Tymoshenko v Ukraine (Legal Summary): ECHR 30 Apr 2013

ECHR Article 5-1
Lawful arrest or detention
Pre-trial detention for allegedly contemptuous behaviour to trial court: violation
Article 18
Restrictions for unauthorised purposes
Deprivation of opposition leader’s liberty for reasons other than bringing him before a competent legal authority on reasonable suspicion of having committed an offence: violation
Facts – The applicant was the leader of one of a leading opposition party and a former Prime Minister. In April 2011 criminal proceedings were brought against her for alleged excess of authority and abuse of office and in August 2011 the trial court ordered her detention pending trial. She was later convicted of the offences charged and given a prison sentence.
In her application to the European Court the applicant complained, inter alia, of her conditions of detention, of inadequate medical treatment in detention and of ill-treatment during a transfer to hospital (Article 3 of the Convention), that her detention was arbitrary and that she had had no legal remedy to challenge it or to seek compensation (Article 5) and that she had been detained for political motives (Article 18 in conjunction with Article 5).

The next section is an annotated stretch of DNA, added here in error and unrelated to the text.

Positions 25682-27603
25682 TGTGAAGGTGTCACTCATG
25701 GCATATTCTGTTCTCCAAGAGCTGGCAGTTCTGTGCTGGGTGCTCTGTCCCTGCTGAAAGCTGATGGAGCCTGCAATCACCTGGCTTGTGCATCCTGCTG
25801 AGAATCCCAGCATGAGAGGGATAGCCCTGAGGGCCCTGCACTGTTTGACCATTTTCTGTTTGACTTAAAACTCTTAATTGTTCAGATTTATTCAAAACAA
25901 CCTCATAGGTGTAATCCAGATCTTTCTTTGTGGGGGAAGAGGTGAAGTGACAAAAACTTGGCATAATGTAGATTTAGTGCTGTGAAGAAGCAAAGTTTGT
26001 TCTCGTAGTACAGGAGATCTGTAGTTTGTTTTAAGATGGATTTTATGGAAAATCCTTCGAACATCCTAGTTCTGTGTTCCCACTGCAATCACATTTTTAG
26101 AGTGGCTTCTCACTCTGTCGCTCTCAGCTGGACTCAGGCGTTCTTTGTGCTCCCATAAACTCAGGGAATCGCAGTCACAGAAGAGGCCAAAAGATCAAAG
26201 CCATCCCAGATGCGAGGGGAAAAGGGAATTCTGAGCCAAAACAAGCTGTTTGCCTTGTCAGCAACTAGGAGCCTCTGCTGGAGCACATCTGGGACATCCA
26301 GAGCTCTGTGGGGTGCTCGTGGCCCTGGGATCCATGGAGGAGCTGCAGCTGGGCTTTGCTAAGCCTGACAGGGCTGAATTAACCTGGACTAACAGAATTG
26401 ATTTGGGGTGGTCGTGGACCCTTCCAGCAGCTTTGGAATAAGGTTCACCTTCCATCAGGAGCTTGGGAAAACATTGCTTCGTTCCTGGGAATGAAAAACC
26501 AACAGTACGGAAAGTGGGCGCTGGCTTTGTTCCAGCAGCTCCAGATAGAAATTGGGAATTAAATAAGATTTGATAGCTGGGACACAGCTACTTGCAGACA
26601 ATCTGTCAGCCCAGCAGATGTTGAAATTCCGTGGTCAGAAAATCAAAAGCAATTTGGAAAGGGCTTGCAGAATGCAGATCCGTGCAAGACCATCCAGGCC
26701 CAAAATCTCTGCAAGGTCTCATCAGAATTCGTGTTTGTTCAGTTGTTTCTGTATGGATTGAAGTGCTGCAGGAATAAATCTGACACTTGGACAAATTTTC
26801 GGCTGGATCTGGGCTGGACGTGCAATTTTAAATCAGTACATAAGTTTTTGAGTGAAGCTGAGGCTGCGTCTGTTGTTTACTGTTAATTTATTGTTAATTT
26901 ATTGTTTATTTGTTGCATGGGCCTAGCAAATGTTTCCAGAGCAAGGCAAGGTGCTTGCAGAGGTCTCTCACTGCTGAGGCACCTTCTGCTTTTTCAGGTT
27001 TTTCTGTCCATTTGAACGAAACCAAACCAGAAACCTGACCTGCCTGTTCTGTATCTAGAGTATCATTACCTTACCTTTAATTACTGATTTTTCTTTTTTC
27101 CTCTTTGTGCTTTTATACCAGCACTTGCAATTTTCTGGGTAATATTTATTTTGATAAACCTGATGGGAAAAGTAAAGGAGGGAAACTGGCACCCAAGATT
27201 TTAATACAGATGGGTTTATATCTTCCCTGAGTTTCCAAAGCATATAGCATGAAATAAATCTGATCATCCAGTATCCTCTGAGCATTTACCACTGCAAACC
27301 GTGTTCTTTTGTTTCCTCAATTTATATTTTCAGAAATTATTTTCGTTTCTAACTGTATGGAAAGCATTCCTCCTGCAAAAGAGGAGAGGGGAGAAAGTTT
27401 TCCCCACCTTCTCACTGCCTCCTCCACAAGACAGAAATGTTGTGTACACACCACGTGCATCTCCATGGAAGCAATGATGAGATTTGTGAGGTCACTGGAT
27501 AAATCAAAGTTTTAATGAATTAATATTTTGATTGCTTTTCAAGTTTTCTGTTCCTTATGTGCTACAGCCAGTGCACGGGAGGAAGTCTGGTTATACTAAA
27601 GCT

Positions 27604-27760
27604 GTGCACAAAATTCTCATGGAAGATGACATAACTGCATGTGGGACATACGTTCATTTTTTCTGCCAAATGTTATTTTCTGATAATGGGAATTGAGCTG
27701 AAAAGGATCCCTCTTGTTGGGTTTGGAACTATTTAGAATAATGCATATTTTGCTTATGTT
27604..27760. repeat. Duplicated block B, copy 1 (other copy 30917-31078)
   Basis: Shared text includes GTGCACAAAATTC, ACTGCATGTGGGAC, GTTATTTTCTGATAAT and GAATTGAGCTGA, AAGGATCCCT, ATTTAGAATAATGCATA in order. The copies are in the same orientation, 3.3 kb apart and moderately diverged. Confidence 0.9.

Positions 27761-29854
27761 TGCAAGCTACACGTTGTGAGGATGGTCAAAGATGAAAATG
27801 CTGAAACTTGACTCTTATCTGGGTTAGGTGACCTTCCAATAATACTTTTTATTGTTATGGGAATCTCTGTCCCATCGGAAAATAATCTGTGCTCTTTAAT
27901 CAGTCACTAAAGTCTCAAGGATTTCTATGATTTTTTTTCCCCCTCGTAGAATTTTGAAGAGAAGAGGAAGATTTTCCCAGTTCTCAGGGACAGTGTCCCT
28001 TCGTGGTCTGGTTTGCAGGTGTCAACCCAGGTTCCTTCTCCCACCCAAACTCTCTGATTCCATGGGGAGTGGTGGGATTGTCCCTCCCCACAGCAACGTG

Law – Article 3
(a) Conditions of her pre-trial detention – The Court accepted that the applicant may have experienced certain problems on account of the material conditions during part of her detention – in particular limited access to daylight, lack of hot water and lack of heating during limited periods . She had also been unable to take daily walks owing to problems with mobility when a stick or crutch could have facilitated matters. However, while the applicant’s situation may have been uncomfortable, it had not been so harsh as to bring it within the ambit of Article 3.